LIVE BY DESIGN | If you only had a few weeks to live, how would you spend your time?

Sixty-five days ago, on 11 June, colleagues from the TV programme Carte Blanche took a short video of Derek Watts reclining on a hospital bed.

Derek, investigative journalist and television presenter, speaking in a strong voice, tells us: “Another short hospital stay, but I am fine. I will be out of here soon.” He didn’t sound like a man who thought his death was around the corner.

He’d been ill for more than a year. In 2022, he was diagnosed with skin cancer, which later spread to his lungs. In March 2023, he was hospitalised for severe sepsis. The body goes into shock when fighting an infection, which can cause organ failure.

This week, he died, and the messages of tribute and condolences were many. I hope these offer comfort to his grieving family. I found myself thinking about the timeline, and it is only a few weeks since I watched that video clip.

I wondered how he chose to spend the time. We are all so very different – the choice of how to engage with imminent mortality varies hugely.

Eugene O’Kelly was 52 when he was diagnosed with cancer in May 2005. He was CEO of KPMG, the US accounting and consulting firm. By early June 2005, he had resigned. He tried a medical intervention, but it was soon clear there was no hope of remission. He’s described as a planner, and he proactively started to work out how he would spend the time remaining.

His book, Chasing Daylight: How My Forthcoming Death Transformed My Life, published posthumously, describes his intent. My recall of the book is that he thought about all his many relationships and categorised them – nearest and dearest, close friends and relatives, colleagues, acquaintances. He mapped them out and decided who he wanted to spend time with, while writing a memoir at the same time! His mapping seemed to start from outside circles, working towards spending the last period with the nearest and dearest in the middle. In my recall, his decline happened sooner than he’d expected, and he ran out of time. He died on 10 September, three and a half months after diagnosis. As I read his memoir, I noted, start with those closest to you; you must be prepared for the unexpected.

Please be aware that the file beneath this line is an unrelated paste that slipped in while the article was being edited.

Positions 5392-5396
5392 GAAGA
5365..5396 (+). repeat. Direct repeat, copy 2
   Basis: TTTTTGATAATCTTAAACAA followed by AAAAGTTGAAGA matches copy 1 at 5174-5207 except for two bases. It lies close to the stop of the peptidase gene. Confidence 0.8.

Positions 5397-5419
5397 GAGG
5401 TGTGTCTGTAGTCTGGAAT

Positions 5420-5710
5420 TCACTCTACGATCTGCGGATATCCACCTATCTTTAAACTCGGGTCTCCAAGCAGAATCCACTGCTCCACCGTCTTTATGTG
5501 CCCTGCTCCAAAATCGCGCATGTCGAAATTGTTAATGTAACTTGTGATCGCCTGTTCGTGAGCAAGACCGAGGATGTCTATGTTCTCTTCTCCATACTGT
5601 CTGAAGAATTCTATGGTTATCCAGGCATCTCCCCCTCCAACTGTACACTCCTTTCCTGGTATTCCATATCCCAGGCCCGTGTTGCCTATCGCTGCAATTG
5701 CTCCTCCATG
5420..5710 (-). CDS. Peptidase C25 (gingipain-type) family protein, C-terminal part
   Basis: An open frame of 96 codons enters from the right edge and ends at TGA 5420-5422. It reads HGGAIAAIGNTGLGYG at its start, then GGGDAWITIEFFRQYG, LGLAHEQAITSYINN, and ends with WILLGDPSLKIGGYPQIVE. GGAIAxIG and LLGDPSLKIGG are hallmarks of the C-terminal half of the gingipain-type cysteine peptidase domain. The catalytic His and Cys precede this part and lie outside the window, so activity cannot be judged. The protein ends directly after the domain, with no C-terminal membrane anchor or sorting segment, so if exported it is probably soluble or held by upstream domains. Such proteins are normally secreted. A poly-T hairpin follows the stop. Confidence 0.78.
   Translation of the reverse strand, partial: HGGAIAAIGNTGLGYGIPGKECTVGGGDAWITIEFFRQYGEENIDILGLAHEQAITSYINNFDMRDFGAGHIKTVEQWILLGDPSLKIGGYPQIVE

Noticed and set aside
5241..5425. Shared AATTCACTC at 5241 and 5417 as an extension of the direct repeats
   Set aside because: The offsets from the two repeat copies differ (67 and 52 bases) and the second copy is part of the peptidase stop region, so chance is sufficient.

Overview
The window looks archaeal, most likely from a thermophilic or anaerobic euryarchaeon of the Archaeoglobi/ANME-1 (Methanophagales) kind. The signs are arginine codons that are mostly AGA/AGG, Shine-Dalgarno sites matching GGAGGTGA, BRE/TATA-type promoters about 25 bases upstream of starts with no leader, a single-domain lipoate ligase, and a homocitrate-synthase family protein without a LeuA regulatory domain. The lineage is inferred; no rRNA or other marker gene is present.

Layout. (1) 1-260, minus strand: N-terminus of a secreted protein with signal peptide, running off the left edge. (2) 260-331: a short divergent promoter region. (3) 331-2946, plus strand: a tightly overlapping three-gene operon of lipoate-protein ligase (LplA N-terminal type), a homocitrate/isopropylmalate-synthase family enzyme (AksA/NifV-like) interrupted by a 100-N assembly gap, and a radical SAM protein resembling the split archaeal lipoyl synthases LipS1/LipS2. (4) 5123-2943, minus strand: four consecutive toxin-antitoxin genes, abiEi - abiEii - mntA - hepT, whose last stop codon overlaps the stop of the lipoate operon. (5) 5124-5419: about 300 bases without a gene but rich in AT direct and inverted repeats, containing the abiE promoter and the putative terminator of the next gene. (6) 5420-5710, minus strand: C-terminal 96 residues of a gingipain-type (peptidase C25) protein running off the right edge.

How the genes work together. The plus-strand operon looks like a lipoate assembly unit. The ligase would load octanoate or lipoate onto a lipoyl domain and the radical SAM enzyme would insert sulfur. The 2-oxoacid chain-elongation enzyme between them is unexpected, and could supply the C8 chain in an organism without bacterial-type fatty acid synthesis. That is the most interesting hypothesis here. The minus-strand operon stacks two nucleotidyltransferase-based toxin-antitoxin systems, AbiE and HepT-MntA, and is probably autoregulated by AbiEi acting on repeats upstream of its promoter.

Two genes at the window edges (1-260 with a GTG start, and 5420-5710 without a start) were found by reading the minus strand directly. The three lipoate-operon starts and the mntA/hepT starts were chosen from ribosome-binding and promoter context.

My coaching client, Adna Elba, had a very different approach. She arrived in my office saying: “I have breast cancer, I am currently in remission, but I do not know what time I will have, maybe a few months, a year, maybe two. But whatever the time is, I want to think about how I will live that time, and what I need to do to make sure that my affairs are in order.”

As she explored her innermost thoughts, it emerged that travelling with her 20-year-old was a serious wish. But illness for the self-employed, and Adna was self-employed, is often economically devastating. Her creative solution: “I’ll ask my mother for an early inheritance.”

I remember she also thought very carefully about her bequest list and made a list of her possessions, including paintings, jewellery, linen, and crockery. She wanted friends to have mementoes. She wanted her domestic worker and gardener to have household goods. The conversations were never morbid. They were fun to have, and there was an increasing sense of peace as more was discussed.

My late husband was in the death denial category of persons. Over almost four years from diagnosis to death – the focus was always on trying to outlive death, or at least ignoring it. However, it was not completely possible to ignore because days three and four after chemotherapy were awful. But my husband would have chemo on a Thursday so that the worst two days would happen over the weekend, and then he could go back to work on Monday!

His one acknowledgement, when told that all treatment avenues had been tried and henceforth, there were only palliative treatments to pursue, was when he very generously said: “Well, at least I’m leaving you while you are young enough to build another life.”

My memories of his last month (his end precipitated by a fall that broke his shoulder) were of a man becoming physically weaker, moving restlessly, not speaking much, sleeping sporadically, and not making much distinction between day and night. I wondered about his restlessness. Was it a symptom of “unfinished business?”

One of the professionals who had been treating him commented: “Too much focus on living – not enough focus on dying.”

That comment stayed with me. Dying is a rite of passage that lies ahead for all of us. In her poem, When Death Comes, Mary Oliver writes: “I want to step through the door full of curiosity, wondering…”

When a new life is about to arrive into the world, it is more and more common for people to hire birth doulas, post-partum doulas, and lactose consultants. It behoves us to consider that our departure from this world should receive similar careful support.

A couple of weeks ago, I attended a friend’s mother’s funeral. She described how peacefully and wholesomely her mother, Nomtuse, had prepared for her death. She wrote of how her mother had made everything so easy. Her mother had conversations. Everyone became aligned with what she wanted from family, from mothers’ union choir, and friends – and she even gave a letter to her priest.

Let’s loop back to the beginning: Derek Watts, Eugene O’Kelly, Adan Elba…

If you, the reader, were to contemplate having less than 100 days left on this earth – and that you could reasonably consider that for the last days you wouldn’t be in great shape or have an abundance of energy – then how would you choose to spend your time?

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